"Yes, the chances of having another melanoma are greater with a history of melanoma. You need checkups every three months for three years and then yearly for life," I said. "With careful watching, most second melanomas are caught early and treated by surgical excision."

"Is there a special melanoma diet?"

"No, but you'll do better keeping a well-balanced diet with folic acid, vitamins B6, B12, C, and A, and iron and zinc."

"Is it safe to donate blood?"

"In most cases, blood centers will not accept blood from someone who has had cancer," I said.

"Should I avoid the sun?"

I explained that the Skin Cancer Foundation recommends that all people avoid the sun as much as possible, especially during the hours of 10 a.m. to 4 p.m. I told him to use a sunscreen with a sun protection factor of 15 or greater and to always wear a hat and sunglasses outdoors. People with a fair complexion, blue eyes, and blond hair are the most susceptible to melanomas, as are people with a history of blistering sunburns during childhood.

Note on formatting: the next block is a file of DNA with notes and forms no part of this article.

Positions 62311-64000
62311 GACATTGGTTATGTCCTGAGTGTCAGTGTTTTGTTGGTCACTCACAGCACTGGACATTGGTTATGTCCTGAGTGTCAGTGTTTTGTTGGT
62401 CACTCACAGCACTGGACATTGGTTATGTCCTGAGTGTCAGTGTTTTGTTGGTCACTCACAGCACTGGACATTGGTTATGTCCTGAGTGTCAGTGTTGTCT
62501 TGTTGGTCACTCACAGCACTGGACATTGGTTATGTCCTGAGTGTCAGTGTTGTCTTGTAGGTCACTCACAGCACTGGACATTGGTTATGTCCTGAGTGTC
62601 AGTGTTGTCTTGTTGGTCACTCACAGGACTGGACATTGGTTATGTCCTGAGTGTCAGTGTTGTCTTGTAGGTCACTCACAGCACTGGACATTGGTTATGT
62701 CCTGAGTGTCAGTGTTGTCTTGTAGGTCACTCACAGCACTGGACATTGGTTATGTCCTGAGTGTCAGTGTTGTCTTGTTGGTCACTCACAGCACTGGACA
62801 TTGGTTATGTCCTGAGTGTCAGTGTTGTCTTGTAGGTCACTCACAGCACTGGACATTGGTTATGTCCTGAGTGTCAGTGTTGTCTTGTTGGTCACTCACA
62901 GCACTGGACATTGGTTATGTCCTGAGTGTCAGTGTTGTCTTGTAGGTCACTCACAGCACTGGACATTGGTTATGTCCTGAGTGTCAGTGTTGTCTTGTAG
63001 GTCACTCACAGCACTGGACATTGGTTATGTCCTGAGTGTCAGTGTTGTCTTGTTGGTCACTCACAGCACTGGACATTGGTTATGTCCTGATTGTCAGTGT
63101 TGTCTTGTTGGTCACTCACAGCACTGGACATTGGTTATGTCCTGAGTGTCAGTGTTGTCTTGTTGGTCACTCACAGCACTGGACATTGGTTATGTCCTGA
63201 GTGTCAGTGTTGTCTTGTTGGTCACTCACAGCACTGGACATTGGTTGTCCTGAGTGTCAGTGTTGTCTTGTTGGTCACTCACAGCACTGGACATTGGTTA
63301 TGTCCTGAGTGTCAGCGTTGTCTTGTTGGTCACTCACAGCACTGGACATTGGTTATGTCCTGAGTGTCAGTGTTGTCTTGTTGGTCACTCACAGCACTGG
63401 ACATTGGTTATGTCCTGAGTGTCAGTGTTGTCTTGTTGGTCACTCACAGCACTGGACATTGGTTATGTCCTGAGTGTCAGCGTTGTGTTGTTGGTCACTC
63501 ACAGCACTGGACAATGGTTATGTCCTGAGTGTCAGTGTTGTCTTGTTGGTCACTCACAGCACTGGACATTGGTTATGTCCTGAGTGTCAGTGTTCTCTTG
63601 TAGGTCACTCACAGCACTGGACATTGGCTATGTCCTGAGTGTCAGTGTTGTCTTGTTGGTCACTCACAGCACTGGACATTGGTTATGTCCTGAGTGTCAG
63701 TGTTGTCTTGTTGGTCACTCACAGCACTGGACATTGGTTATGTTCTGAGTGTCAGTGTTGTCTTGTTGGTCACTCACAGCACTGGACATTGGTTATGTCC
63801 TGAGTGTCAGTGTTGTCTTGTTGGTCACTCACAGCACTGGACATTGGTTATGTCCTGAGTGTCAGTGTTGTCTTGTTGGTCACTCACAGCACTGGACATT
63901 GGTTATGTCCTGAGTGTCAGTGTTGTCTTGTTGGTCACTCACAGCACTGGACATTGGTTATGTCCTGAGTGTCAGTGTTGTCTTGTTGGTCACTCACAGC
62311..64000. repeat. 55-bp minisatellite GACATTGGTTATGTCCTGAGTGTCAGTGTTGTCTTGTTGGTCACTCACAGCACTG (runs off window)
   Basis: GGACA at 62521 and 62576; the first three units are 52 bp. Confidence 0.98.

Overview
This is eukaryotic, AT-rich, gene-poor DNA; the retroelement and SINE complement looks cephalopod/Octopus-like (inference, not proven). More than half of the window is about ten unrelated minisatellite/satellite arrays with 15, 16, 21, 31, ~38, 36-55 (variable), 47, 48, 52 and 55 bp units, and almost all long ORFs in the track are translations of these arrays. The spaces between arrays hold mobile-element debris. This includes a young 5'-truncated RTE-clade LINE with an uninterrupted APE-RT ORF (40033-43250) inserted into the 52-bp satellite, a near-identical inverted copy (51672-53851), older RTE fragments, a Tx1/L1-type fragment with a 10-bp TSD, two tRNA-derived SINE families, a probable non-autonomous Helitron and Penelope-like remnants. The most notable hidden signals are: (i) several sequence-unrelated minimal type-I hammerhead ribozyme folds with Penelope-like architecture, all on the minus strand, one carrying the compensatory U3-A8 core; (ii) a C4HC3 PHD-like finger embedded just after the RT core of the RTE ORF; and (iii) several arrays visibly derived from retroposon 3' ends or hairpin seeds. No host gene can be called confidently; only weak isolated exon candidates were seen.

"I have a sister who has some dark moles on her skin. Whom should she see?"

"A dermatologist." General physicians typically don't have enough experience to diagnose skin lesions.

Although I had made the diagnosis and the surgeon and others had played crucial roles, the real hero in this story is Ted's friend. Without his concern, I doubt that Ted would still be alive.

Robert A. Norman is a dermatologist in Tampa, Florida. The cases described in Vital Signs are based on true stories. Some details have been changed to protect patients' privacy.